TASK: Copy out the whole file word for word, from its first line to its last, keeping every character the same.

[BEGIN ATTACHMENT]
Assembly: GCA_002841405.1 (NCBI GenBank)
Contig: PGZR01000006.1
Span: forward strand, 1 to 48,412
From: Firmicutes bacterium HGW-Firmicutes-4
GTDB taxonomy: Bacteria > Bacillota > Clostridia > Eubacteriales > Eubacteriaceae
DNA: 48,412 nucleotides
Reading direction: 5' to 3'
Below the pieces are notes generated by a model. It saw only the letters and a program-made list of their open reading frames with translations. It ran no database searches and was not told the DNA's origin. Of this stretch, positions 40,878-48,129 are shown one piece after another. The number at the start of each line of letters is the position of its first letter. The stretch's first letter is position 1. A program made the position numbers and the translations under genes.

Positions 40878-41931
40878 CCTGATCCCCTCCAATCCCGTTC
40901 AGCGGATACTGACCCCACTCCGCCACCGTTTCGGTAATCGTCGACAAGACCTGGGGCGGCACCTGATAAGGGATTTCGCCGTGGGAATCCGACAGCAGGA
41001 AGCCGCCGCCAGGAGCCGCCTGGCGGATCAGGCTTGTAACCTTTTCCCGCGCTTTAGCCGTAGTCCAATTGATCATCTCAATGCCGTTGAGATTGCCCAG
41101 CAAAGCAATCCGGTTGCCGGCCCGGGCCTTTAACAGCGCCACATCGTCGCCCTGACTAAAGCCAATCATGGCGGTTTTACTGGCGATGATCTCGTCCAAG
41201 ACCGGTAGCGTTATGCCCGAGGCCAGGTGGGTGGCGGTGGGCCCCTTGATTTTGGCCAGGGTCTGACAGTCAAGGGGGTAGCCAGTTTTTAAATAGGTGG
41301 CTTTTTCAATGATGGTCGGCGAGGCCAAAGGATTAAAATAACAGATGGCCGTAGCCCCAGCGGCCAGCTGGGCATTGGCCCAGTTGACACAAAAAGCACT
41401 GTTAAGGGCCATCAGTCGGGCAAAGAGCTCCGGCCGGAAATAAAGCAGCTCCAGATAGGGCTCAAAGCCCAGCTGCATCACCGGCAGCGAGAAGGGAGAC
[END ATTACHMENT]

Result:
Assembly: GCA_002841405.1 (NCBI GenBank)
Contig: PGZR01000006.1
Span: forward strand, 1 to 48,412
From: Firmicutes bacterium HGW-Firmicutes-4
GTDB taxonomy: Bacteria > Bacillota > Clostridia > Eubacteriales > Eubacteriaceae
DNA: 48,412 nucleotides
Reading direction: 5' to 3'
Below the pieces are notes generated by a model. It saw only the letters and a program-made list of their open reading frames with translations. It ran no database searches and was not told the DNA's origin. Of this stretch, positions 40,878-48,129 are shown one piece after another. The number at the start of each line of letters is the position of its first letter. The stretch's first letter is position 1. A program made the position numbers and the translations under genes.

Positions 40878-41931
40878 CCTGATCCCCTCCAATCCCGTTC
40901 AGCGGATACTGACCCCACTCCGCCACCGTTTCGGTAATCGTCGACAAGACCTGGGGCGGCACCTGATAAGGGATTTCGCCGTGGGAATCCGACAGCAGGA
41001 AGCCGCCGCCAGGAGCCGCCTGGCGGATCAGGCTTGTAACCTTTTCCCGCGCTTTAGCCGTAGTCCAATTGATCATCTCAATGCCGTTGAGATTGCCCAG
41101 CAAAGCAATCCGGTTGCCGGCCCGGGCCTTTAACAGCGCCACATCGTCGCCCTGACTAAAGCCAATCATGGCGGTTTTACTGGCGATGATCTCGTCCAAG
41201 ACCGGTAGCGTTATGCCCGAGGCCAGGTGGGTGGCGGTGGGCCCCTTGATTTTGGCCAGGGTCTGACAGTCAAGGGGGTAGCCAGTTTTTAAATAGGTGG
41301 CTTTTTCAATGATGGTCGGCGAGGCCAAAGGATTAAAATAACAGATGGCCGTAGCCCCAGCGGCCAGCTGGGCATTGGCCCAGTTGACACAAAAAGCACT
41401 GTTAAGGGCCATCAGTCGGGCAAAGAGCTCCGGCCGGAAATAAAGCAGCTCCAGATAGGGCTCAAAGCCCAGCTGCATCACCGGCAGCGAGAAGGGAGAC